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Microsoft Ignite US 2017 – Major Azure Announcements

[read this post on Mr. Fox SQL blog]

Microsoft Ignite is probably the biggest technical event that Microsoft host yearly with many major announcements across the entire solutions portfolio suiteand this year 2017 was certainly no exception to that!

This year it was held in Orlando, FL over 5 days (25 – 29 Sep) and was attended by more than 30,000 people across the two major events of Ignite and Envision.  The event covers all areas of Microsoft solutions including Azure, Office, Power BI, SQL Server, Windows, Dynamics, etc, etc and is a world of technical goodness!

The announcements across the Azure Cloud space in particular are significant and very exciting, and provide a strong lead as to the direction Microsoft are taking their technologies today – and in the very near future.

I have prepared a summary deck of what I think are the major announcements specifically across the Azure Infrastructure and Data space which are important to be aware of.  There are of course even more announcements that this across other solutions areas I mentioned above that I haven’t covered in this deck.

You can download the Azure Data & Infra announcements deck from [MY PRESENTATIONS] page here on my blog site Ignite US 2017 Announcements – https://mrfoxsql.files.wordpress.com/2017/10/azure_igniteus2017_whatsnew_v0-21.pdf

 

In addition to all the technical goodnessSatya also released a new book called “Hit Refresh” which outlines the inside story of Microsoft’s own digital transformation.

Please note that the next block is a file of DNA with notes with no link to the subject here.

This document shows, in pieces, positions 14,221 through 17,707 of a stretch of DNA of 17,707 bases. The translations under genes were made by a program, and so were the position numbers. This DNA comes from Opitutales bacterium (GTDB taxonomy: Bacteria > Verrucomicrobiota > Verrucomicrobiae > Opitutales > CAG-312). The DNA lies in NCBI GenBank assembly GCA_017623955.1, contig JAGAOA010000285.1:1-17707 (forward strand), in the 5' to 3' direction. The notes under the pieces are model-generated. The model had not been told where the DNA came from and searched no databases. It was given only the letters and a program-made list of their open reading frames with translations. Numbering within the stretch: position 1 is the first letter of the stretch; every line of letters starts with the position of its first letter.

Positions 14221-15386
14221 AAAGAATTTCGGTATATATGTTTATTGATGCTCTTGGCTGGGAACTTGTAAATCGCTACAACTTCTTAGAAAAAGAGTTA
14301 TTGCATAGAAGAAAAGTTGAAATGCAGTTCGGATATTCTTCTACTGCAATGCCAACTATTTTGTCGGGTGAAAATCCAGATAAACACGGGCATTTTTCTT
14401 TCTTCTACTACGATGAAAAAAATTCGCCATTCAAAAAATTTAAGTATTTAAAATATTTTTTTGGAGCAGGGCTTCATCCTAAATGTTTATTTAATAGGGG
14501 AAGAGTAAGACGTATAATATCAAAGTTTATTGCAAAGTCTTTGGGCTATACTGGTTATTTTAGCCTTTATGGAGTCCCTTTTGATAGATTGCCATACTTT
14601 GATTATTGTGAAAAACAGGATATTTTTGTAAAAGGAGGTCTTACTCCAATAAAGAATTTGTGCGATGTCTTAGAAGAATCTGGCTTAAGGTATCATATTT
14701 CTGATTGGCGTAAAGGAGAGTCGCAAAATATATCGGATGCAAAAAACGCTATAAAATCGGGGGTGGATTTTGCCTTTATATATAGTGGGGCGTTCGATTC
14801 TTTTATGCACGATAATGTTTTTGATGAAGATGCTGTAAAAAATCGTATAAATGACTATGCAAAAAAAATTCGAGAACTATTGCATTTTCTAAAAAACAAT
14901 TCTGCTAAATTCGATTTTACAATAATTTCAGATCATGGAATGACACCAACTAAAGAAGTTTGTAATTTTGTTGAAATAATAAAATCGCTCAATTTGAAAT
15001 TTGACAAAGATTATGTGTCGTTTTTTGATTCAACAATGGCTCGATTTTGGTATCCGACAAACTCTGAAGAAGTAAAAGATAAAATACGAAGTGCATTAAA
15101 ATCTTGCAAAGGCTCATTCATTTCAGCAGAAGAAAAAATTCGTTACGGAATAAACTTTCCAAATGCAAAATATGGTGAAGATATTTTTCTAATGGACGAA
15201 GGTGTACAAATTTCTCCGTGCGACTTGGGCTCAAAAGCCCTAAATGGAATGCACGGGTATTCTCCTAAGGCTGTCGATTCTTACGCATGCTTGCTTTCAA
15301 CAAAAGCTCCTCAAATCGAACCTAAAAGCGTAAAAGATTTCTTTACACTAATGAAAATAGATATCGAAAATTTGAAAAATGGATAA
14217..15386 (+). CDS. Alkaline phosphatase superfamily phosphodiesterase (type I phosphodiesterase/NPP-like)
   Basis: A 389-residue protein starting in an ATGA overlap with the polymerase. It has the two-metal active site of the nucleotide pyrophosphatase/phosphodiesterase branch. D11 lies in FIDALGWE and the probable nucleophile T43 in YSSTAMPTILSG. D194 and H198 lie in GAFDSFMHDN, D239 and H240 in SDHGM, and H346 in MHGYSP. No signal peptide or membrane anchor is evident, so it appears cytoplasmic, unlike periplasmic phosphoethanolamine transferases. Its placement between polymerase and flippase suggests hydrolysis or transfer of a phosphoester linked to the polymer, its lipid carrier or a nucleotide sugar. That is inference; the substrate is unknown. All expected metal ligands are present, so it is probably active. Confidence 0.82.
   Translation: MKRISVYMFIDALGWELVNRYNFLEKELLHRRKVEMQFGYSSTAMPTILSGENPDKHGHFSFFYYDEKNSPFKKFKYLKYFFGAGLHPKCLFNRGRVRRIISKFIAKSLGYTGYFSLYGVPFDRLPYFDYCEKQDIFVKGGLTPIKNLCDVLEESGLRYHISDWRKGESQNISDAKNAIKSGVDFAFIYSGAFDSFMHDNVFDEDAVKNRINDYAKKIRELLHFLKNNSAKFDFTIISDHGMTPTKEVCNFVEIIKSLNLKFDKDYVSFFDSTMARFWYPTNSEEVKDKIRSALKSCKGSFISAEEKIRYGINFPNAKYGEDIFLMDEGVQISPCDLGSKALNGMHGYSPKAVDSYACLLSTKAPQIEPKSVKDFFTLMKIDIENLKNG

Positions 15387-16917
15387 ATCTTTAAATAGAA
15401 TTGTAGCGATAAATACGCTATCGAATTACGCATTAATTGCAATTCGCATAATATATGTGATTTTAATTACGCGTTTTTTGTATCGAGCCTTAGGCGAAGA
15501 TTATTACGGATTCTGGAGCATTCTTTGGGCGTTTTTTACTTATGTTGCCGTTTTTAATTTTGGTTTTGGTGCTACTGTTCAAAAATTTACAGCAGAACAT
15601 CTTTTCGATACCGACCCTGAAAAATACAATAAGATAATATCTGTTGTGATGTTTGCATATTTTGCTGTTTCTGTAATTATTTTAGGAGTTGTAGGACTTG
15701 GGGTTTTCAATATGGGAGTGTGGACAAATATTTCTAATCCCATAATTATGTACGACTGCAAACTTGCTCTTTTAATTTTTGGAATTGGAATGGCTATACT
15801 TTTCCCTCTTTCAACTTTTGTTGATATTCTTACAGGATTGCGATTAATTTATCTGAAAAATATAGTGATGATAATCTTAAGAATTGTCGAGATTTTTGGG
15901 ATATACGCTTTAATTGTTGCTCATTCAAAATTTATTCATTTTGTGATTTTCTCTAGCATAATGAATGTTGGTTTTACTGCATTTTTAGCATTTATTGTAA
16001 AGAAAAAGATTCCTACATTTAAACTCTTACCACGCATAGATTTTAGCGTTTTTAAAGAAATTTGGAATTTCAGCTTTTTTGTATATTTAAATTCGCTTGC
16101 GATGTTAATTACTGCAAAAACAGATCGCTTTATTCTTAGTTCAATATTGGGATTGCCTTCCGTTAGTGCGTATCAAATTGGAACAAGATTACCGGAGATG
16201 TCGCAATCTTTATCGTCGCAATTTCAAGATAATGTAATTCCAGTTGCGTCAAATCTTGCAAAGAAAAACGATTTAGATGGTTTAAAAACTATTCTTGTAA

Hit Refresh is about individual change, about the transformation happening inside of Microsoft and the technology that will soon impact all of our lives—the arrival of the most exciting and disruptive wave of technology humankind has experienced: artificial intelligence, mixed reality, and quantum computing.

You can read about it here – and also grab a copy if interested to learn more – https://news.microsoft.com/hitrefresh/

 

Happy reading!

…AND of course, as I always say, please review and validate this yourself as your required outcomes may vary!


Disclaimer: all content on Mr. Fox SQL blog is subject to the disclaimer found here

Query Azure CosmosDB from a SQL Server Linked Server

[read this post on Mr. Fox SQL blog]

Recently I had a requirement to combine data that I already had in SQL Server (2016) with JSON document data already stored in Azure CosmosDB.  Both databases were operational and continuously accepting data so I didn’t want to go to the trouble of doing the delta load thing between them, instead I just wanted to be able to query directly on demand.

And so – the purpose of this article is to outline the method to connect direct to Azure CosmosDB from SQL Server using a SQL Linked Server.

Finally … SQL & NoSQL … together at last!

For those interested to learn more about Azure CosmosDB, check out my previous blog post here – https://mrfoxsql.wordpress.com/2016/05/11/azure-documentdb-preparing-loading-querying-data/

Or the official documentation here – https://docs.microsoft.com/en-us/azure/cosmos-db/

And so right up front – this solution only works for SQL Server on VM/IaaS – and is not supported for Azure SQL DB (ASDB) – mainly as ASDB doesn’t support SQL Linked Servers! (Damn, they say!)